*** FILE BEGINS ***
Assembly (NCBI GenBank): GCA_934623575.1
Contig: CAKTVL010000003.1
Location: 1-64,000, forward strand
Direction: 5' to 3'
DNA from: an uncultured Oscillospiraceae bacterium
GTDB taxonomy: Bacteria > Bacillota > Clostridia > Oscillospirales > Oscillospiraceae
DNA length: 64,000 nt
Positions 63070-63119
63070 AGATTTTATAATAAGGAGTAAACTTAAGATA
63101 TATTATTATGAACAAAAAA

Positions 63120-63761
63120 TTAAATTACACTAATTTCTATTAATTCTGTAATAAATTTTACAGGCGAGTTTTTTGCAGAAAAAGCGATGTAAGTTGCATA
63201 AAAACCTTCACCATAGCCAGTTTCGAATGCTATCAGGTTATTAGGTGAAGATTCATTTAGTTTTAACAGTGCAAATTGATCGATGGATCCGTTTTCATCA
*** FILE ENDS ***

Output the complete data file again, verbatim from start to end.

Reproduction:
Assembly (NCBI GenBank): GCA_934623575.1
Contig: CAKTVL010000003.1
Location: 1-64,000, forward strand
Direction: 5' to 3'
DNA from: an uncultured Oscillospiraceae bacterium
GTDB taxonomy: Bacteria > Bacillota > Clostridia > Oscillospirales > Oscillospiraceae
DNA length: 64,000 nt
Positions 63070-63119
63070 AGATTTTATAATAAGGAGTAAACTTAAGATA
63101 TATTATTATGAACAAAAAA

Positions 63120-63761
63120 TTAAATTACACTAATTTCTATTAATTCTGTAATAAATTTTACAGGCGAGTTTTTTGCAGAAAAAGCGATGTAAGTTGCATA
63201 AAAACCTTCACCATAGCCAGTTTCGAATGCTATCAGGTTATTAGGTGAAGATTCATTTAGTTTTAACAGTGCAAATTGATCGATGGATCCGTTTTCATCA